What do you mean by..."As for the Field Order, your DV/AVI should be Lower Field First, and I would use that -- in other words choose 60i but make sure you set it to Lower Field First since the default is Upper Field First" ?
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Re: VHS, Hi8, DV to Digital

Post by Ken Berry »

You yourself posted mpeg-2 default properties a few posts above: http://forum.corel.com/EN/viewtopic.php ... 90#p304390 Note there that the Field Order is Upper Field First, and this is what you have to change to Lower Field First in order to match the existing Field Order used by your DV/AVI clips.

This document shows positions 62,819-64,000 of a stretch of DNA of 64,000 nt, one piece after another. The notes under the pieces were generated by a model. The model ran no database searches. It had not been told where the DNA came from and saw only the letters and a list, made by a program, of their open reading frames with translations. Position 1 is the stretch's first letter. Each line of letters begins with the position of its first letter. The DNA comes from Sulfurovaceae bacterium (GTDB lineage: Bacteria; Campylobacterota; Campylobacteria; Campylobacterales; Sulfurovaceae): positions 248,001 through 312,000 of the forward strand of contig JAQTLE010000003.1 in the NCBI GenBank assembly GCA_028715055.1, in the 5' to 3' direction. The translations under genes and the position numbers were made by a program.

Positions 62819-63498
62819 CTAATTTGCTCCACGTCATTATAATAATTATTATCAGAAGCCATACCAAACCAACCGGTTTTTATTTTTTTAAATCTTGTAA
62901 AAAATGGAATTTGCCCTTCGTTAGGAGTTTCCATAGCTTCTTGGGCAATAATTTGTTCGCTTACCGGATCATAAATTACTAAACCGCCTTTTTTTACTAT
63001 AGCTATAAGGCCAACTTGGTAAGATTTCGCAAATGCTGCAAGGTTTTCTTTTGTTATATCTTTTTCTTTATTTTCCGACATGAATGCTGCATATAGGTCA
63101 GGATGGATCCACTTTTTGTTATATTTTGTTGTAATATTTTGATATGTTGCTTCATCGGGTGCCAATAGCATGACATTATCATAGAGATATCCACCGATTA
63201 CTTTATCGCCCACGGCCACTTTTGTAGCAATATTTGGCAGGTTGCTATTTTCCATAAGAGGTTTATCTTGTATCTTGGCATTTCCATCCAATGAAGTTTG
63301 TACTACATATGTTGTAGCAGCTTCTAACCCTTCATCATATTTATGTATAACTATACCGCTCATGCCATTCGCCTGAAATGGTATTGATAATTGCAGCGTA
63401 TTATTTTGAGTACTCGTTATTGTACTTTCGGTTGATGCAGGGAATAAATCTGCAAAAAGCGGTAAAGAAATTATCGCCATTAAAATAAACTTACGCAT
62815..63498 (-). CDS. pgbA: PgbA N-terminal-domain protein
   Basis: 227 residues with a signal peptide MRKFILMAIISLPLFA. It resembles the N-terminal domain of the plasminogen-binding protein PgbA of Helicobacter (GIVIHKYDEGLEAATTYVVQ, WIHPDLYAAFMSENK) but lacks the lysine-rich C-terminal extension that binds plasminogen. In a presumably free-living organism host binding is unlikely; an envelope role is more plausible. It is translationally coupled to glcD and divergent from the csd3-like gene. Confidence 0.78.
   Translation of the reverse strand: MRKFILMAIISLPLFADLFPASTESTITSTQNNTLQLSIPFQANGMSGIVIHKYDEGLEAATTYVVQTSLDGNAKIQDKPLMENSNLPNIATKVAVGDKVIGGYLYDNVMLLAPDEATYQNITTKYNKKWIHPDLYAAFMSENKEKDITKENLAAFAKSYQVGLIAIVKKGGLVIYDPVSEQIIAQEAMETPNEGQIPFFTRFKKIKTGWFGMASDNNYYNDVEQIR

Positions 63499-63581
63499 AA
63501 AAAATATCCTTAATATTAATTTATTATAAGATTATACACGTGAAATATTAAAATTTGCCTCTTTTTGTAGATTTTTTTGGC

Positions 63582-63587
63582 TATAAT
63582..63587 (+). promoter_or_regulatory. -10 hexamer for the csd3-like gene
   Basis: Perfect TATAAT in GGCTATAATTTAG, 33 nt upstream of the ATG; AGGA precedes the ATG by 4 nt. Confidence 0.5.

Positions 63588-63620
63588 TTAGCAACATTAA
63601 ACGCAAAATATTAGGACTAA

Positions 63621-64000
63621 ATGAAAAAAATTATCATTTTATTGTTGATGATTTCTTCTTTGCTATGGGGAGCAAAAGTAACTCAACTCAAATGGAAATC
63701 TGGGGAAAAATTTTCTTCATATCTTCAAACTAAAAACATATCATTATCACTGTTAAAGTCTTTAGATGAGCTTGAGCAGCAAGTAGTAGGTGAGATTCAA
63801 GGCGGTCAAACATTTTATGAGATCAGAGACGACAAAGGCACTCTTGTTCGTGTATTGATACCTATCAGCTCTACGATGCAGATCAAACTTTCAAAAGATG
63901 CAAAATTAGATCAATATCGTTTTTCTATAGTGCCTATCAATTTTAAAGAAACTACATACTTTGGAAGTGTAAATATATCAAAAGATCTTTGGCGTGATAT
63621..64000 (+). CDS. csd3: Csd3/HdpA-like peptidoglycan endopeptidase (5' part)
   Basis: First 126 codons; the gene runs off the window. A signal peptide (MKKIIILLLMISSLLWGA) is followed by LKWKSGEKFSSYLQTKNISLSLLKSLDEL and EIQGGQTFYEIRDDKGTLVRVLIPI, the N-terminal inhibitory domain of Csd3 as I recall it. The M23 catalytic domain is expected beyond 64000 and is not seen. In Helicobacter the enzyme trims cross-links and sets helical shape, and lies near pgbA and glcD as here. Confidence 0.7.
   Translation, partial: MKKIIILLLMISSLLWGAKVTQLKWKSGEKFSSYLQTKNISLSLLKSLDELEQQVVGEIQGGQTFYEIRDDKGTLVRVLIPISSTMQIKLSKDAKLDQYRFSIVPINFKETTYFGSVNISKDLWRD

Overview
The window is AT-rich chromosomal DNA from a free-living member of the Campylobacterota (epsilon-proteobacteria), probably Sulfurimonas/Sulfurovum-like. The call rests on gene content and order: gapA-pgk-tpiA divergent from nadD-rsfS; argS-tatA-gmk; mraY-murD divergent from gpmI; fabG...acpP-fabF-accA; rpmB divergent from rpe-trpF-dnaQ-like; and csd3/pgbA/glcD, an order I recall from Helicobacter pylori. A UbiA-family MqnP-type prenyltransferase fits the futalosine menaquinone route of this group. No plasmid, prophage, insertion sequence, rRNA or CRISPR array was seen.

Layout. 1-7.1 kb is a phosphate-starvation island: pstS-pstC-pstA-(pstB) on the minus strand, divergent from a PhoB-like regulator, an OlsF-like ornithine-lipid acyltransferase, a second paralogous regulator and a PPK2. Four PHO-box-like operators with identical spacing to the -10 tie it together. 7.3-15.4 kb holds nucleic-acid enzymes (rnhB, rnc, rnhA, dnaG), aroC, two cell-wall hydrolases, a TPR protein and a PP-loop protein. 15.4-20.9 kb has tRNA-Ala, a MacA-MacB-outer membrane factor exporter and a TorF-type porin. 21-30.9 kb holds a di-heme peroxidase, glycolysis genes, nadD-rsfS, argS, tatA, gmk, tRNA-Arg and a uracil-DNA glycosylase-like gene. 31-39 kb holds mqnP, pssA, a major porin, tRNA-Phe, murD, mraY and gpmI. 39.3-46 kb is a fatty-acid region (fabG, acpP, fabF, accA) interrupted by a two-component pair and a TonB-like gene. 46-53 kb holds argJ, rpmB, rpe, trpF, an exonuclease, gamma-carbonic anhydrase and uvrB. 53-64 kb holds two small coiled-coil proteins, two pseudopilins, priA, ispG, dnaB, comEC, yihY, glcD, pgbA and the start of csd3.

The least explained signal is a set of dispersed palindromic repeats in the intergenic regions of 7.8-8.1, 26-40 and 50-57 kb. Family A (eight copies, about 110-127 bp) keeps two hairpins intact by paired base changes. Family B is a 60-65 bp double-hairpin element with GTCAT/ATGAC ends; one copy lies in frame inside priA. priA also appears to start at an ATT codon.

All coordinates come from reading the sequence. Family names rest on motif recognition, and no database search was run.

In a nutshell, most of the original digital video was interlaced. You will see this commonly indicated by the small letter "i" after a frame rate e.g. 50i or 60i. This essentially means that half the horizontal lines that go to make up the image are broadcast very fast followed by the second half of the lines, (and in technical terms, these lines are called fields). In other words, lines 1, 3, 5, 7, 9... and so on are broadcast first, quickly followed by lines 2, 4, 6, 8... etc. This happens so quickly the eye doesn't notice, and perceives the image as being a single solid one. For NTSC, 59.94 of these lines/fields are broadcast every second, and 50 for PAL, 29.97/25 of the first or upper numbers first, followed by the second set of lower numbers... But some video is filmed using a system where it has to broadcast the lower numbers first, followed by the upper numbers. If the original video is meant to broadcast in the latter manner, i.e. using the lower numbers first, but instead the upper numbers of its lines are broadcast first, something goes wrong with the way our eyes perceive it, and it seems to flicker or jerk instead of being smooth, or straight lines appear jagged (in video terms these are commonly called 'jaggies'!). That is why it is necessary to make sure you match the field/line order in your output video to the original field order, so the eye perceives it smoothly.